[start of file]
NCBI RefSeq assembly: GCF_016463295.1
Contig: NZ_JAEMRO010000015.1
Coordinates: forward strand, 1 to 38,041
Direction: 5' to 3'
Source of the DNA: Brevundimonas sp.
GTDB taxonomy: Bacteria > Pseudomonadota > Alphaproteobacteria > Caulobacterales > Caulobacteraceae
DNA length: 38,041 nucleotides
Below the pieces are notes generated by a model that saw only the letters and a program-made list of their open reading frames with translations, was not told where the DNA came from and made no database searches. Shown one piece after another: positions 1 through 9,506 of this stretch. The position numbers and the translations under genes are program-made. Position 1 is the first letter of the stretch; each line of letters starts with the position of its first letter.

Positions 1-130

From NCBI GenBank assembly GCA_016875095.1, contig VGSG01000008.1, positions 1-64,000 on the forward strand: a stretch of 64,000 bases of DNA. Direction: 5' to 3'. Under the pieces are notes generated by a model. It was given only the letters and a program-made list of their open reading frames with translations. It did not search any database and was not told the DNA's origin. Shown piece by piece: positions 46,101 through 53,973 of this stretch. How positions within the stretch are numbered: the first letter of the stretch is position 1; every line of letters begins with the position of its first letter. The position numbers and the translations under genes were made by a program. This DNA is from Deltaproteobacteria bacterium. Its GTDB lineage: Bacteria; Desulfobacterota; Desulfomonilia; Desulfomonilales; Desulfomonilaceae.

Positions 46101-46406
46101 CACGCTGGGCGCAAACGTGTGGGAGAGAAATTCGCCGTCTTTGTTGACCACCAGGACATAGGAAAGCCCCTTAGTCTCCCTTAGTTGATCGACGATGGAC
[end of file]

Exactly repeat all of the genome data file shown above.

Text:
NCBI RefSeq assembly: GCF_016463295.1
Contig: NZ_JAEMRO010000015.1
Coordinates: forward strand, 1 to 38,041
Direction: 5' to 3'
Source of the DNA: Brevundimonas sp.
GTDB taxonomy: Bacteria > Pseudomonadota > Alphaproteobacteria > Caulobacterales > Caulobacteraceae
DNA length: 38,041 nucleotides
Below the pieces are notes generated by a model that saw only the letters and a program-made list of their open reading frames with translations, was not told where the DNA came from and made no database searches. Shown one piece after another: positions 1 through 9,506 of this stretch. The position numbers and the translations under genes are program-made. Position 1 is the first letter of the stretch; each line of letters starts with the position of its first letter.

Positions 1-130

From NCBI GenBank assembly GCA_016875095.1, contig VGSG01000008.1, positions 1-64,000 on the forward strand: a stretch of 64,000 bases of DNA. Direction: 5' to 3'. Under the pieces are notes generated by a model. It was given only the letters and a program-made list of their open reading frames with translations. It did not search any database and was not told the DNA's origin. Shown piece by piece: positions 46,101 through 53,973 of this stretch. How positions within the stretch are numbered: the first letter of the stretch is position 1; every line of letters begins with the position of its first letter. The position numbers and the translations under genes were made by a program. This DNA is from Deltaproteobacteria bacterium. Its GTDB lineage: Bacteria; Desulfobacterota; Desulfomonilia; Desulfomonilales; Desulfomonilaceae.

Positions 46101-46406
46101 CACGCTGGGCGCAAACGTGTGGGAGAGAAATTCGCCGTCTTTGTTGACCACCAGGACATAGGAAAGCCCCTTAGTCTCCCTTAGTTGATCGACGATGGAC